Other significant improvements include a new Prosper Rating system to make bidding easier and more rewarding. The new Prosper rating is built on Prosper’s huge database of approximately 28,000 loans. We have also introduced a minimum 640 credit score requirement for borrowers and a minimum bid floor for each Prosper rating to improve and optimize returns. Finally, to improve the ease of diversification, we’ve lowered the minimum bid amount to $25

Peer-to-peer lending may now be making its way to the mainstream. Federal Reserve Chairman Bernanke in a speech three weeks ago: “emerging technologies like peer-to-peer leading also show promise.”



Follow-up: Social lending decision tree

As reader comments from my last post made clear, people approach social lending for charity/microfinance quite differently than they approach it for investment reasons. So while the platforms may operate similarly, lenders/investors explore the sites seeking varying characteristics and values. With that in mind, this decision tree divides the social lending space into two different trees right at the beginning. The same key differentiators are highlighted, but perhaps this method of bundling investment and charity sites is more useful to aspiring lenders seeking the right platform for their needs and goals.

[Note: Click "full" on the bottom left of the widget for the best view]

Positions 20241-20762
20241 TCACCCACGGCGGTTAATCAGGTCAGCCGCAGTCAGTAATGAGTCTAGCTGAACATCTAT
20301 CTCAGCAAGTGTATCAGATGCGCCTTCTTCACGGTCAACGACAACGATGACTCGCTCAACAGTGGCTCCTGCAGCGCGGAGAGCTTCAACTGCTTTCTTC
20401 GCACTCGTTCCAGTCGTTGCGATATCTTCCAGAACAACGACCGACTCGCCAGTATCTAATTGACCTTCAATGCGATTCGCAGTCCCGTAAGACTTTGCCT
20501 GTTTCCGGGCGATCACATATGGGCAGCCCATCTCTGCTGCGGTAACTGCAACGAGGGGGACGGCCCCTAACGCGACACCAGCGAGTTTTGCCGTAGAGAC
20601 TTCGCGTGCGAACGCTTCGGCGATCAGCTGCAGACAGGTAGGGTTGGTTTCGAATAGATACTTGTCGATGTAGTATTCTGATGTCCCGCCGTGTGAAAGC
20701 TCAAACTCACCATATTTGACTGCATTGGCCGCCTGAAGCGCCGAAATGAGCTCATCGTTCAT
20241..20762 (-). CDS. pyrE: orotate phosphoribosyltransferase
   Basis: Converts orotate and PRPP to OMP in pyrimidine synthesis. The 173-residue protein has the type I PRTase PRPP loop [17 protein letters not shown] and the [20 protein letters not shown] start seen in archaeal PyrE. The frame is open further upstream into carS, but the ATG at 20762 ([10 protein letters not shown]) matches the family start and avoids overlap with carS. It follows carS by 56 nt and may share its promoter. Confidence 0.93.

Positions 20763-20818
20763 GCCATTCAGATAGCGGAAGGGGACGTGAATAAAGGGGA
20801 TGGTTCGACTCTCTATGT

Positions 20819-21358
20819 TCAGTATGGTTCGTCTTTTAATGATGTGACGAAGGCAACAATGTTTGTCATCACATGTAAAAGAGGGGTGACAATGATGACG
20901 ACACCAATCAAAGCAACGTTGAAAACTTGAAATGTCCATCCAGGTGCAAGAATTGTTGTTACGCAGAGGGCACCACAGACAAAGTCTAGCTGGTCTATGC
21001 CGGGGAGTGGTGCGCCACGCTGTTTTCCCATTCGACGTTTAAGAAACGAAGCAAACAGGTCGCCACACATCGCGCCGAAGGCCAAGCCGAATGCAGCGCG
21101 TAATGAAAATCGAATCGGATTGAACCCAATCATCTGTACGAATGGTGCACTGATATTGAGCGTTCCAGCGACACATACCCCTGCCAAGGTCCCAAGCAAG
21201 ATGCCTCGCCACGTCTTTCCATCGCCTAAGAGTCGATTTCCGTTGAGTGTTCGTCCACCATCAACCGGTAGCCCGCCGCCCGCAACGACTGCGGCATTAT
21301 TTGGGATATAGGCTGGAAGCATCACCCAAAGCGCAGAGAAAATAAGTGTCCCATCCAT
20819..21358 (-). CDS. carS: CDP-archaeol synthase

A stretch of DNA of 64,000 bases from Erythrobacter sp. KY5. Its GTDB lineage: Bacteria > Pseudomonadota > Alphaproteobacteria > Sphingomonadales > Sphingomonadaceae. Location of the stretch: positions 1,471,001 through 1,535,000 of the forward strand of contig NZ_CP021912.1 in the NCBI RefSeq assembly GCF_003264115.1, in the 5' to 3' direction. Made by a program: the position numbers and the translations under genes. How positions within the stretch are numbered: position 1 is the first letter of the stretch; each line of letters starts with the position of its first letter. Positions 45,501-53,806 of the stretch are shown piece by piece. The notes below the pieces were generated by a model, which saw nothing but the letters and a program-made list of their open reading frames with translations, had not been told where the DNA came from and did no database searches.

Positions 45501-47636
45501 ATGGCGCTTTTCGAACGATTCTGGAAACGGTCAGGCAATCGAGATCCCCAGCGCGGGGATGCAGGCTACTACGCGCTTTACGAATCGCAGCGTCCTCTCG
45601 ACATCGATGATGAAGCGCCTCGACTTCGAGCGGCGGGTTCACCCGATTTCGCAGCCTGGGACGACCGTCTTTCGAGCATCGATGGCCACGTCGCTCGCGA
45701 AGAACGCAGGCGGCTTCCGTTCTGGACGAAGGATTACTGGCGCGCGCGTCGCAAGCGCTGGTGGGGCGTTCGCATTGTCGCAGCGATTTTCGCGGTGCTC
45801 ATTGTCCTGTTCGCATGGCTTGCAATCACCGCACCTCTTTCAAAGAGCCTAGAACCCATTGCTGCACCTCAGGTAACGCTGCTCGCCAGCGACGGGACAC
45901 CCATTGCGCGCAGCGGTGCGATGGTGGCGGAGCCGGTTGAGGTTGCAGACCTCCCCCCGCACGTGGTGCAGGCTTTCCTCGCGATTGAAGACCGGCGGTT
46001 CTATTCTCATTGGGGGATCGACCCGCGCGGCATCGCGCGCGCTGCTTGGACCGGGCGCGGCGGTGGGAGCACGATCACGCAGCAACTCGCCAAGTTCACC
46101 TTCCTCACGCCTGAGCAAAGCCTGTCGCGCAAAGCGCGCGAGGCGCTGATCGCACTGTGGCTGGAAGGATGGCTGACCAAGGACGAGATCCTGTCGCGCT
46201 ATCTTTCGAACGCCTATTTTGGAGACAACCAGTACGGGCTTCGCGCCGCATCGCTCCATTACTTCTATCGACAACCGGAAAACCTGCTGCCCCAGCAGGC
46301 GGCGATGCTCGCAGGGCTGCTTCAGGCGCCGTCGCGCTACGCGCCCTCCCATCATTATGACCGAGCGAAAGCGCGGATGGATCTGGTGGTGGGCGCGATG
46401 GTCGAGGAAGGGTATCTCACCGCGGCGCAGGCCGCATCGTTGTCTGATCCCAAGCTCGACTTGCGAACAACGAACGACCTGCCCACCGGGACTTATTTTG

Kiva's opening to American entrepreneurs is not welcomed by all...

Apparently it's the worthiest endeavor to lend to those in dire poverty, and less so to lend to those who are only really poor. Or at least so says some of Kiva's most committed supporters who are disappointed by the microcredit p2p platform's move to allow US micro-entrepreneurs to compete for loans on the site.

As we profiled the day it was announced, Kiva began as a site to lend to the poor in Africa, but has been expanding to developing nations around the world, and earlier this week, announced that it would open to its first developed country: the United States. Americans have long dominated the lending side of the equation, and many Kiva supporters are worried that now that American borrowers can also list profiles on the site, that precious funds will be diverted from those who need it most.

What do you think? Kiva is advertising this poll to hear from their supporters: http://answers.polldaddy.com/poll/1720762/


Kiva opens to US entrepreneurs